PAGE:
Inspired by the recent retrograde action at the FCC and the continued inaction at the City of Portland, numerous spontaneous eruptions of outrage have broken the surface in and around the area. One of the more public will occur this Sunday afternoon, January 14, 2018 in downtown Portland.
After a period of hiatus, and given the recent news about Google Fiber not actually riding to our rescue, it is time again to think about how to make our telecommunications landscape in Portland more favorable to to the user. If you want to help, please contact us.
The LUS Fiber system, a municipally-owned fiber project started taking customers in early 2009. Over the last three months, the books have tipped to cash-positive. That is, revenue exceeds bond payments and operating expenses. That means they can either lower prices, or accelerate bond payments. It is a validation of the model of public ownership of communications infrastructure that incumbent carriers, such as the cable and phone franchisees, would rather you never, ever heard about. It is well past time for Portlanders to seriously consider how we get there as well. Ask your candidates where they stand on the issue. Point them at the model we prefer.
At 2 p.m. on September 14, the Portland City Council will consider adoption of a Broadband Strategic Plan (Resolution 974). The plan has been prepared over the last year by the Office of Cable Communications and Franchise Management. Wednesday will be an opportunity for people to testify to City Council about the plan prior to the vote on adoption. If you care about the poor state of Broadband availability, capacity and pricing in Portland, if you hope someday to be rescued from the mire of mediocrity and monopoly abuse, please consider taking action, by attending this session and letting City Council know how vital it is to solve these problems. Testimony can be 3 minutes, there is a sign up sheet by the door to Council Chambers before the session (see the official rules).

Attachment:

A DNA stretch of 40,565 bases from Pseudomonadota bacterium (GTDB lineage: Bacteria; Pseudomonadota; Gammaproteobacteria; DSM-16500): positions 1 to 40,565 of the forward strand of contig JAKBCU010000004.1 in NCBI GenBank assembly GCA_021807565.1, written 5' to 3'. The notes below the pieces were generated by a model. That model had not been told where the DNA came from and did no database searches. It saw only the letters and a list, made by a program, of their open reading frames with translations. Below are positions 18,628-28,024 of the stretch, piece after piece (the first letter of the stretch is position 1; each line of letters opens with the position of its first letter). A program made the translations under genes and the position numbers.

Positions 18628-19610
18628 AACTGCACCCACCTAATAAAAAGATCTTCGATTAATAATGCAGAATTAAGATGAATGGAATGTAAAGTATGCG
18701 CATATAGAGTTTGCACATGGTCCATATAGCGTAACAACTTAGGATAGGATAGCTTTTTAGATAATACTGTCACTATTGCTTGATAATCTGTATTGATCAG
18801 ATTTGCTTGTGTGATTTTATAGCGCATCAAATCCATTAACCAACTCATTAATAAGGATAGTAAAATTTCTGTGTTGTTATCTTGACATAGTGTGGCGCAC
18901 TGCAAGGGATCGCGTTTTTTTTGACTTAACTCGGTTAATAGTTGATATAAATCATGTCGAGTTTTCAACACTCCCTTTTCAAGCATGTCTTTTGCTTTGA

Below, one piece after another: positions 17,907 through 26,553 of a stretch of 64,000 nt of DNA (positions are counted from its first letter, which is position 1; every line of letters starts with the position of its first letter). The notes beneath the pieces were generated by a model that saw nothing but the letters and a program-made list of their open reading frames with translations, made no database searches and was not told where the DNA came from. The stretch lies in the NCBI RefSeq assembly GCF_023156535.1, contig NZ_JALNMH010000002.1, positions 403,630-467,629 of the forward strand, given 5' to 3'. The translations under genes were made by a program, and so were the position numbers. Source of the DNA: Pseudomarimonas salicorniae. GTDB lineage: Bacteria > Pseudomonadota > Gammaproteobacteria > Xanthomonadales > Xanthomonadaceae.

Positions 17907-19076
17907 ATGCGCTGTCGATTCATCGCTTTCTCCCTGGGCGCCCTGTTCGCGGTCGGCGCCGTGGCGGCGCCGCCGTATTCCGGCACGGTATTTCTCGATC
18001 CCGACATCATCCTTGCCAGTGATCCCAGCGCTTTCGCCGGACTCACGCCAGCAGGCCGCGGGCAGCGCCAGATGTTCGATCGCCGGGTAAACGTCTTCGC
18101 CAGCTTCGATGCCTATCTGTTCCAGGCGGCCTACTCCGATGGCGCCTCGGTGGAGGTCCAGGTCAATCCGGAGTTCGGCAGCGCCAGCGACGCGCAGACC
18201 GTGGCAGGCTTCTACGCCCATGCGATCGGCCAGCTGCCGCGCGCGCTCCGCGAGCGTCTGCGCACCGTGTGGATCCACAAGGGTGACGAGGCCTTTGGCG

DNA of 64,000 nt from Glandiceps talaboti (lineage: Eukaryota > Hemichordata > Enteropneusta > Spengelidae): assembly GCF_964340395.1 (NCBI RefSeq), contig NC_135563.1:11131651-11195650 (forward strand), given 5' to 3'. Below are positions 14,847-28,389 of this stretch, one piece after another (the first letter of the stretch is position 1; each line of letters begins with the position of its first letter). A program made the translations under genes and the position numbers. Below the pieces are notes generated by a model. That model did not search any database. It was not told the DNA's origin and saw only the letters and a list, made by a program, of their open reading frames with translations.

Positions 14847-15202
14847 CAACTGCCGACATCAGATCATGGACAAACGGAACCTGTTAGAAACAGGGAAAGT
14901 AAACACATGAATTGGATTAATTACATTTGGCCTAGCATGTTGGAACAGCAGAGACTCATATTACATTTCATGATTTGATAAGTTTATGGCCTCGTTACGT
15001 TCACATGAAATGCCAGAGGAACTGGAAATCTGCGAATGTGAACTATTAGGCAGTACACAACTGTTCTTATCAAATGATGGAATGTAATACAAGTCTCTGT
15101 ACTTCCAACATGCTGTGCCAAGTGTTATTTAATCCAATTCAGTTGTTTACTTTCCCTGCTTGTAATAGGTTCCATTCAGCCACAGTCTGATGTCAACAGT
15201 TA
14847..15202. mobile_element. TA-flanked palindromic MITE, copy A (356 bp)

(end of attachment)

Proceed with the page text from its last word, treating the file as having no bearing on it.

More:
So far, Sandy residents seem solidly behind the project. In a survey the city conducted to gauge interest in building the network, one resident wrote, “I am so proud to be part of a city that is this forward thinking.”
The Oregonian is reporting that the City of Sandy, Oregon is moving ahead with a municipal fiber network, as other communities have in various ways around the country and around the world. You know, living here in Portland, I sorely wish I could be proud too.
The Mississippi Street Fair is tomorrow (July 9, 2011), and once again Personal Telco Project is going to have a booth. This year, we are planning to use the opportunity to talk to the 30 thousand visitors about what an open-access fiber network could look like in Portland. We could use some help! If you’ve been reading this blog or have seen me talk at Ignite Portland 5, or PDX11 or OpenSourceBridge, please consider taking this golden opportunity to volunteer a few hours to help spread this message to the general public where it can do some good.